Numerical investigations

Experiments with Schemes for Exponential Decay

Hans Petter Langtangen
Simula Research Laboratory
University of Oslo

August 20, 2012

Summary. This report investigates the accuracy of three finite difference schemes for the ordinary differential equation u'=-au with the aid of numerical experiments. Numerical artifacts are in particular demonstrated.

Mathematical problem

We address the initial-value problem u'(t)=-au(t), for t in (0,T], and with initial condition u(0)=I. Here, I, a, and T are prescribed parameters, and u(t) is the unknown function to be estimated. This mathematical model is relevant for physical phenomena featuring exponential decay in time, e.g., vertical pressure variation in the atmosphere, cooling of an object, and radioactive decay.

Numerical solution method

We use a mesh in time with equally spaced points. The theta-rule [1] is used to discretize the differential equation. This scheme corresponds to


The numerical method is implemented in a Python function [2]:
def solver(I, a, T, dt, theta):
    """Solve u'=-a*u, u(0)=I, for t in (0,T] with steps of dt."""
    Nt = int(round(T/float(dt)))  # no of intervals
    u = zeros(Nt+1)
    t = linspace(0, T, Nt+1)

    u[0] = I
    for n in range(0, Nt):
        u[n+1] = (1 - (1-theta)*a*dt)/(1 + theta*dt*a)*u[n]
    return u, t

Numerical experiments

We define a set of numerical experiments where I, a, and T are fixed, while the time step and theta are varied. In particular, I=1, a=2, dt=1.25, 0.75, 0.5, 0.1.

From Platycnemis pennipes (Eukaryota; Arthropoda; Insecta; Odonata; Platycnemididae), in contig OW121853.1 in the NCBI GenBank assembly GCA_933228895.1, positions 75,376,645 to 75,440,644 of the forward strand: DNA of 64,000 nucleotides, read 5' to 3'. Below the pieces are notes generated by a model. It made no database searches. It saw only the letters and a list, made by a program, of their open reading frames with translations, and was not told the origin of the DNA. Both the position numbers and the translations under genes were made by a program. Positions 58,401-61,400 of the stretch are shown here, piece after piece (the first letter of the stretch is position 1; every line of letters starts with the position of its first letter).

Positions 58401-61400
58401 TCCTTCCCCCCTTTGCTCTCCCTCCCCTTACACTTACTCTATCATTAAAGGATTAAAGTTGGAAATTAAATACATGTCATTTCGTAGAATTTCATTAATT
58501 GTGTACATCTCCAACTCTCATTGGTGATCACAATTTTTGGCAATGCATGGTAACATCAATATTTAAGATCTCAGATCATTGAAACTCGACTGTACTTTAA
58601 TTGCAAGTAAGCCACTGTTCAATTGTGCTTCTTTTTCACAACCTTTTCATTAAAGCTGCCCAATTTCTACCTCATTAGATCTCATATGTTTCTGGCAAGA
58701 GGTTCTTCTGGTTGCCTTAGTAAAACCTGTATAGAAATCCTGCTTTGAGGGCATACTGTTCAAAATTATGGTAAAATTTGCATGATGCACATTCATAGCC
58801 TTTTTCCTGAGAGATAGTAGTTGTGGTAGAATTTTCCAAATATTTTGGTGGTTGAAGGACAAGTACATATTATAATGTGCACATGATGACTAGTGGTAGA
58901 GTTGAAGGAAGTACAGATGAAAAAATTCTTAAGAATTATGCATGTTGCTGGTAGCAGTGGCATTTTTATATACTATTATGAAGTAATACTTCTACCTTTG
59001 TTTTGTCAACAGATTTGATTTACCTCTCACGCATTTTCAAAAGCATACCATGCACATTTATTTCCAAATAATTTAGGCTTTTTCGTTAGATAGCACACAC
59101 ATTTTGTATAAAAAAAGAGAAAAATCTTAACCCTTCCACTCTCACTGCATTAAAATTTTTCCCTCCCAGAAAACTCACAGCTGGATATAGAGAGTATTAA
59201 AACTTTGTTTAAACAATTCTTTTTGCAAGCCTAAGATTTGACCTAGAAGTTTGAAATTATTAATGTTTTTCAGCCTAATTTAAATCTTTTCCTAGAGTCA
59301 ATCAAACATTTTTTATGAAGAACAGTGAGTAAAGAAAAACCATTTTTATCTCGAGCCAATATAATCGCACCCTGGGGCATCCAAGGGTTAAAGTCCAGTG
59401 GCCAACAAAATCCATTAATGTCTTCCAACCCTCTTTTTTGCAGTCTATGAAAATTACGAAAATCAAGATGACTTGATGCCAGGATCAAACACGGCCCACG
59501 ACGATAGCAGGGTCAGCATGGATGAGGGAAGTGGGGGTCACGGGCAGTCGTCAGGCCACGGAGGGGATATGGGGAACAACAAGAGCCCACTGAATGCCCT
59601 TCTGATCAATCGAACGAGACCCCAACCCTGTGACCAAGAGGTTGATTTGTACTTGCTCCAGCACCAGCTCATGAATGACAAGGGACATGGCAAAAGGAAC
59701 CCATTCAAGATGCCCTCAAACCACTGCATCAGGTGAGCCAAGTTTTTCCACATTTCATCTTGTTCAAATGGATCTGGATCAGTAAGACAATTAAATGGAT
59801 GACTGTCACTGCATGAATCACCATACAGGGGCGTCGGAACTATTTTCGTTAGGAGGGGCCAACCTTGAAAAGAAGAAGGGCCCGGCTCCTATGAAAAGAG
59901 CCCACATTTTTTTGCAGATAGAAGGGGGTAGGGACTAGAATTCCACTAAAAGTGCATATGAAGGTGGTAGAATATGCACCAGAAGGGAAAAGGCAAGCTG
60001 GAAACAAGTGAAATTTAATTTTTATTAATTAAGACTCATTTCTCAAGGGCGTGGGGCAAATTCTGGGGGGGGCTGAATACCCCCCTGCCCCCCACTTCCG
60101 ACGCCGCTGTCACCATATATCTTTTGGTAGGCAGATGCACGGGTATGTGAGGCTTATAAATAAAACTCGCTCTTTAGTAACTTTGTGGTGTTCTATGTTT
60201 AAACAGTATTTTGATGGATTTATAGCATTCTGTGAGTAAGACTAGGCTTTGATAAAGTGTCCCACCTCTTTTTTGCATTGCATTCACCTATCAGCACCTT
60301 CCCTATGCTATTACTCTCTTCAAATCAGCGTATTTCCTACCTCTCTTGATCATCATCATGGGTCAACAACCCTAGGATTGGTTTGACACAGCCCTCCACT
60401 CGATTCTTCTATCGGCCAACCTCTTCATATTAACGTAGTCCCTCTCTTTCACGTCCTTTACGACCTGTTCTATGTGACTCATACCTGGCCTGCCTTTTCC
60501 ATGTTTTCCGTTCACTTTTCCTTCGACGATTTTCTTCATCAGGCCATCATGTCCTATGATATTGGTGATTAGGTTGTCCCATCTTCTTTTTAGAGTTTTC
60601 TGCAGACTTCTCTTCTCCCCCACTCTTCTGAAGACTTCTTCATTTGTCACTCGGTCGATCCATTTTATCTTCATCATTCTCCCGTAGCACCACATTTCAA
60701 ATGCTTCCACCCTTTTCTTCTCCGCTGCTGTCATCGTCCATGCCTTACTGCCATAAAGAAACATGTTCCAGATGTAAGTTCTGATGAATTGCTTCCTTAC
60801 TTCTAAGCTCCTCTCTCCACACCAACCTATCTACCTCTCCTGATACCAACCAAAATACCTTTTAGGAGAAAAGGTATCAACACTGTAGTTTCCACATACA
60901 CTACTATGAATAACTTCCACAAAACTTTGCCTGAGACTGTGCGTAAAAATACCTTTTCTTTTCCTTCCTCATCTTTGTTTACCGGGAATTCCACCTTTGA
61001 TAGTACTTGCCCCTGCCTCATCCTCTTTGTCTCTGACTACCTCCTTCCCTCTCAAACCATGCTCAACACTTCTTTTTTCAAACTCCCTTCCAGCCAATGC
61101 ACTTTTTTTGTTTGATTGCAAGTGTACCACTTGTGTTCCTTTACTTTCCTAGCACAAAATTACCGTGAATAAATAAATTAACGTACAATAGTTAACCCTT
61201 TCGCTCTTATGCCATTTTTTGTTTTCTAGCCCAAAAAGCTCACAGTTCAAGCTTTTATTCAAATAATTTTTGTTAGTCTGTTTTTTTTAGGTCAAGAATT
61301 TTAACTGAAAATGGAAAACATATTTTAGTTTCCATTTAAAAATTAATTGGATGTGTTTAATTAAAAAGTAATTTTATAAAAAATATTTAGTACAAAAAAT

The Backward Euler method

The Crank-Nicolson method

The Forward Euler method

Error versus time discretization

How E varies with the time step, for the three discretization methods, is shown below.

Observe: The data points for the three largest time steps in the Forward Euler method are not relevant as the solution behaves non-physically.


  1. For the Backward Euler scheme, we have first-order convergence.
  2. For the Crank-Nicolson scheme, we have second-order convergence.
  3. The Backward Euler scheme is always stable and gives qualitatively corrects results.
  4. The Crank-Nicolson scheme never blows up, but may give oscillating solutions if the time step is not sufficiently small.
  5. The Forward Euler scheme suffers from fast-growing solution if time time step is not small enough, but even below this limit one can have oscillating solutions (unless the time step is sufficiently small).


  1. A. Iserles. A First Course in the Numerical Analysis of Differential Equations, Cambridge University Press, 2009.
  2. H. P. Langtangen. A Primer on Scientific Programming With Python, Springer, 2012.